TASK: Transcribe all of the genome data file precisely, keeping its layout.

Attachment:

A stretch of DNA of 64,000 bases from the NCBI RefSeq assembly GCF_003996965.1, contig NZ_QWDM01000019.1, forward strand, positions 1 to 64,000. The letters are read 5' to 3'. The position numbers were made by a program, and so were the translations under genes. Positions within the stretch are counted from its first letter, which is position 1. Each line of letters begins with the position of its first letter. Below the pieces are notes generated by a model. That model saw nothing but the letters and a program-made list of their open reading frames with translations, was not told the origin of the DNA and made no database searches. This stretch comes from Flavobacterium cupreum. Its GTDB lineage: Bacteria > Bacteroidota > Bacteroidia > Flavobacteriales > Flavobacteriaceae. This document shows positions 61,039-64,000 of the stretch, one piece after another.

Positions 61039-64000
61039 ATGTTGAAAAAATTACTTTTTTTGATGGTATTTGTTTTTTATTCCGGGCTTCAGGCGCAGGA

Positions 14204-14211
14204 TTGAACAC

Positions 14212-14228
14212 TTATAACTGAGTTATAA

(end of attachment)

A stretch of DNA of 64,000 bases from the NCBI RefSeq assembly GCF_003996965.1, contig NZ_QWDM01000019.1, forward strand, positions 1 to 64,000. The letters are read 5' to 3'. The position numbers were made by a program, and so were the translations under genes. Positions within the stretch are counted from its first letter, which is position 1. Each line of letters begins with the position of its first letter. Below the pieces are notes generated by a model. That model saw nothing but the letters and a program-made list of their open reading frames with translations, was not told the origin of the DNA and made no database searches. This stretch comes from Flavobacterium cupreum. Its GTDB lineage: Bacteria > Bacteroidota > Bacteroidia > Flavobacteriales > Flavobacteriaceae. This document shows positions 61,039-64,000 of the stretch, one piece after another.

Positions 61039-64000
61039 ATGTTGAAAAAATTACTTTTTTTGATGGTATTTGTTTTTTATTCCGGGCTTCAGGCGCAGGA

Positions 14204-14211
14204 TTGAACAC

Positions 14212-14228
14212 TTATAACTGAGTTATAA